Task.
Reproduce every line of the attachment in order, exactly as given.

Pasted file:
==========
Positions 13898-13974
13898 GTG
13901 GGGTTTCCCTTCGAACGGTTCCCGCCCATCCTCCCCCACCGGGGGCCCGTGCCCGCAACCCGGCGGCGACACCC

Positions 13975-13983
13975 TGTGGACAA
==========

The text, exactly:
Positions 13898-13974
13898 GTG
13901 GGGTTTCCCTTCGAACGGTTCCCGCCCATCCTCCCCCACCGGGGGCCCGTGCCCGCAACCCGGCGGCGACACCC

Positions 13975-13983
13975 TGTGGACAA